The shutdown begins at General Motors, Ford and Stellantis

The United Auto Workers (UAW) union, with 150,000 members, announced after midnight that workers at three plants of General Motors, Ford and Stellantis (USA) have started a historic strike after failing to reach an agreement with the companies.

It is the first time in history that the factories of the so-called Big Three of Detroit, as the three companies are known, have gone on strike simultaneously.

The union and the three major US automakers have been negotiating since July a new collective agreement that should govern their labor relations for the next four years. UAW began negotiations with a request for salary increases of 46% in four years, the reduction of the working day to 32 hours, a return to traditional pensions and the unionization of workers in battery production factories. Improvements have also been proposed for retirees and for family conciliation.

“For the first time in our history, we will attack the ‘big three’ at once; for the first time in history, we will strike at the same time in all three (companies). “We are using a new strategy, the selective strike.”said Shawn Fein, president of the union in a speech broadcast live on Facebook Live.

The first three assembly plants chosen are GM’s Wentzville, Missouri; that of Toledo, in Ohio, by Stellantis; and Ford’s Michigan plant in Michigan.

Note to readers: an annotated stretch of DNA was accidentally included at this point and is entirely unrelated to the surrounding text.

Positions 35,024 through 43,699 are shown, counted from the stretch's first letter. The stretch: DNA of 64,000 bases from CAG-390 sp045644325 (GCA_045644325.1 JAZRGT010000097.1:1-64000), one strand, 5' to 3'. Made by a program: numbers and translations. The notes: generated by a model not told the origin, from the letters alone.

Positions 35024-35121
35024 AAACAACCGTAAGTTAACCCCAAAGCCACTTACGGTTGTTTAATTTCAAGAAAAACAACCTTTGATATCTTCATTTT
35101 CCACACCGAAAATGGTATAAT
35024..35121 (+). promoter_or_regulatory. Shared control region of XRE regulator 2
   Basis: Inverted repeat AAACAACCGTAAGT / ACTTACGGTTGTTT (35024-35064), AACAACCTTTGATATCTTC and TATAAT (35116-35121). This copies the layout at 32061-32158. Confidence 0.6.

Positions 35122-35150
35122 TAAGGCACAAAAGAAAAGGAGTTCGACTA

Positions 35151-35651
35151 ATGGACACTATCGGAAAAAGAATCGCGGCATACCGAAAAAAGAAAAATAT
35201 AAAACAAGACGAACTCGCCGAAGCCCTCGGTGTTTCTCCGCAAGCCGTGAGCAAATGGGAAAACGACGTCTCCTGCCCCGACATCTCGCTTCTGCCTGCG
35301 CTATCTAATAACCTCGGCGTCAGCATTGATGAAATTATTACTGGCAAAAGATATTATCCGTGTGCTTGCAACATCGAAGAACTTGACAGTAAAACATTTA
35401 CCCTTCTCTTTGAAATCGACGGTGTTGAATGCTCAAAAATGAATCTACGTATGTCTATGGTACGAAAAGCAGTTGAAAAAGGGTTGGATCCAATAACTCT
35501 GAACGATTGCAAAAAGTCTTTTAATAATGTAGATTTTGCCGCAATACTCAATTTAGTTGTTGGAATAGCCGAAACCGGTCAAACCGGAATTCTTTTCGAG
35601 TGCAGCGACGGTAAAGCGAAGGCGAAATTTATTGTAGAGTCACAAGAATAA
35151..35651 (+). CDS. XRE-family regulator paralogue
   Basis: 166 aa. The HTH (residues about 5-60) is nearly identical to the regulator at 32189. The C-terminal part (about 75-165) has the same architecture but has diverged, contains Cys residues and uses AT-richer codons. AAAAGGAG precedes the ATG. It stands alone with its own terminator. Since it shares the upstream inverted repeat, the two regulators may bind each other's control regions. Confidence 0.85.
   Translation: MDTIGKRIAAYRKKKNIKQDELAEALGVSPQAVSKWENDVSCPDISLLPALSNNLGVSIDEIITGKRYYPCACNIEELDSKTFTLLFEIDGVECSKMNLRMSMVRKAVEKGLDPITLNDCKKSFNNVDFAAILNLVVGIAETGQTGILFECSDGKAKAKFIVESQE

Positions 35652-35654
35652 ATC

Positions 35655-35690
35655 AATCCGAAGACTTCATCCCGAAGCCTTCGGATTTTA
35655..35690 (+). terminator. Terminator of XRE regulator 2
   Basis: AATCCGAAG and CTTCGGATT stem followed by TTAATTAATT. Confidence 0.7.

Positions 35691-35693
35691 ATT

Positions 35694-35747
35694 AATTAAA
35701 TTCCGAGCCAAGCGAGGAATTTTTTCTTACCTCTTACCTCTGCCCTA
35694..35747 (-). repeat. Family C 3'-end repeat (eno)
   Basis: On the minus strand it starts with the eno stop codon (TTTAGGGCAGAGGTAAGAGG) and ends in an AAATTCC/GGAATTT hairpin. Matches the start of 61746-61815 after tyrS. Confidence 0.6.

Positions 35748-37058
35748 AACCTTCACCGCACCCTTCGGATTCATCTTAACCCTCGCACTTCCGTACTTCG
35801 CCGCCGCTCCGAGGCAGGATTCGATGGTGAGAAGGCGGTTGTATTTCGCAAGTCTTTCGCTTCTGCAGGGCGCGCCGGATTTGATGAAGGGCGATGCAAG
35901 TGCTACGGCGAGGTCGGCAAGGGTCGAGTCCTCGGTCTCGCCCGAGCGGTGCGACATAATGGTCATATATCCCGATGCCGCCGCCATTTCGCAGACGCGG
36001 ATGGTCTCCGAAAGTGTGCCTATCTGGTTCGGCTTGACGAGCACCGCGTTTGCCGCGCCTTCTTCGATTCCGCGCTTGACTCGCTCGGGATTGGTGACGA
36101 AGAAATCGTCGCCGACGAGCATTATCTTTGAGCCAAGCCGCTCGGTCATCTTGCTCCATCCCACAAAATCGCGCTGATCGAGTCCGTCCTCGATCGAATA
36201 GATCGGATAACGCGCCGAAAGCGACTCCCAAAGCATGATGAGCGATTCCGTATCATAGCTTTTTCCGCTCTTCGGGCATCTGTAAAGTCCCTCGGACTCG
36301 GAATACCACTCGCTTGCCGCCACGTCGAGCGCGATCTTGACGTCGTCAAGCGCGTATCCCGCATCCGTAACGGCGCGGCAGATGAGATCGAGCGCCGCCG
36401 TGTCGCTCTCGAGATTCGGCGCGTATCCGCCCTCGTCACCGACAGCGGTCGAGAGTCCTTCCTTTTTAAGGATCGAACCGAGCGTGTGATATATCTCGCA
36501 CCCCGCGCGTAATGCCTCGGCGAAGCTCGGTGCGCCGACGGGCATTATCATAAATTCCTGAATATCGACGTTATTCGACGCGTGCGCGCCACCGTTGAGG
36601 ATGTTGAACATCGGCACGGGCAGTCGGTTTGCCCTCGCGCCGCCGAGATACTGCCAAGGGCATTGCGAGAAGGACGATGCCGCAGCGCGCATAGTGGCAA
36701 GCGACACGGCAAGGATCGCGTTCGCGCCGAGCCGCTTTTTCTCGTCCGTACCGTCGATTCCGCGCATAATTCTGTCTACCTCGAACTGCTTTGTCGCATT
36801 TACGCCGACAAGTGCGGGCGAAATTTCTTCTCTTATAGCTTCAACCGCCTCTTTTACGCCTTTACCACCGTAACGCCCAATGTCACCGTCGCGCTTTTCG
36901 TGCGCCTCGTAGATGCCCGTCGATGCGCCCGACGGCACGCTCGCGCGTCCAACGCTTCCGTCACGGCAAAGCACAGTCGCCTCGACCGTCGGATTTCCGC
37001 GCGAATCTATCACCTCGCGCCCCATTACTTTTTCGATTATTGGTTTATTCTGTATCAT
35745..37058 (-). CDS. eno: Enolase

These factories produce Ford’s Bronco SUV, GM’s Colorado and Canyon midsize trucks, and Stellantis’ Jeep.

“Those who have not been called to strike will continue working with the expired collective agreement. This strategy will keep companies wondering. It will give our negotiators maximum ability and flexibility to negotiate,” Fein added.

The union leader asked the workers of the three companies to be ready to join the strike whenever they are called.

Ford and GM have offered 20% wage increases spread over the next four years, and the UAW has accused the companies of not taking the negotiations seriously.

The last strike in the sector occurred four years ago during the negotiation of the collective agreement that expires at 11:59 p.m. local time on Thursday.

Then, GM’s 49,000 workers went on strike for 40 days, costing the company €3.57 billion.

Tom Roeser Staff

Tom Roeser Staff

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